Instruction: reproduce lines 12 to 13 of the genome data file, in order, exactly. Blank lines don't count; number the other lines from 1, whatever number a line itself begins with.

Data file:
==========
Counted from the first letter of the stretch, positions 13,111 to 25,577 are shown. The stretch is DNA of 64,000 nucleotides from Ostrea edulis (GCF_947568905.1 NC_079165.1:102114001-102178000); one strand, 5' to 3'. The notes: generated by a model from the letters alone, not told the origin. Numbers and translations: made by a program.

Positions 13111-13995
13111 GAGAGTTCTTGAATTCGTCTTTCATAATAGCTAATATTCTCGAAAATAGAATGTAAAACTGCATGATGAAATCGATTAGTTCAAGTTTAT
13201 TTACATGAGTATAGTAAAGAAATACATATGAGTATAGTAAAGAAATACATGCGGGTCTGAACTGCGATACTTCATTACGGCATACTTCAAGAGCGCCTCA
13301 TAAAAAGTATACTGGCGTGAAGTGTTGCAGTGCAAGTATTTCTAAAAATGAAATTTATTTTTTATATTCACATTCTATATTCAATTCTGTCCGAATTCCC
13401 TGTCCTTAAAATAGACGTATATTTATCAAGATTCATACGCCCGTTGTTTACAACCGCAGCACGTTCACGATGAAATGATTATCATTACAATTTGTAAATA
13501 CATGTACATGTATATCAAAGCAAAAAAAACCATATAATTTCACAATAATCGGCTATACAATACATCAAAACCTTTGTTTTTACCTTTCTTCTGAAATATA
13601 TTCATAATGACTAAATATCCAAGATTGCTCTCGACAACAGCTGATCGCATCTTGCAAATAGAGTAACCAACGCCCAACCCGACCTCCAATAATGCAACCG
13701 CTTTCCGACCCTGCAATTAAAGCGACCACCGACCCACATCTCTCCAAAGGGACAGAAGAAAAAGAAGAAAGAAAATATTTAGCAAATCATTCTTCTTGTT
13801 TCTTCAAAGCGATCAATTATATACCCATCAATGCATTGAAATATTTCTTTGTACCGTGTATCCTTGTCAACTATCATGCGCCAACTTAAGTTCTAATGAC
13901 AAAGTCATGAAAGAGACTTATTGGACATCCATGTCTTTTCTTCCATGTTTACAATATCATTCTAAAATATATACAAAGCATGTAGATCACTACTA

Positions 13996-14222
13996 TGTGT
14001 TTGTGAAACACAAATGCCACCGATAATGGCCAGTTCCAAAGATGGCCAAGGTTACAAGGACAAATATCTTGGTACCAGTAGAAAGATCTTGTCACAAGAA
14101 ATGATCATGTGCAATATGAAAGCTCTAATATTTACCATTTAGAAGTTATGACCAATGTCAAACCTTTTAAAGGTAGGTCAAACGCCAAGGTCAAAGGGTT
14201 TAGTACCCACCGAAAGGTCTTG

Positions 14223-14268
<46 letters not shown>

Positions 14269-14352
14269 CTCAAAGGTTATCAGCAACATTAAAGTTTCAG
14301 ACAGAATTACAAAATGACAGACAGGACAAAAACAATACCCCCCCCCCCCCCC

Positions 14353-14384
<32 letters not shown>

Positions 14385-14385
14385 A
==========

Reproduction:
Positions 13996-14222
13996 TGTGT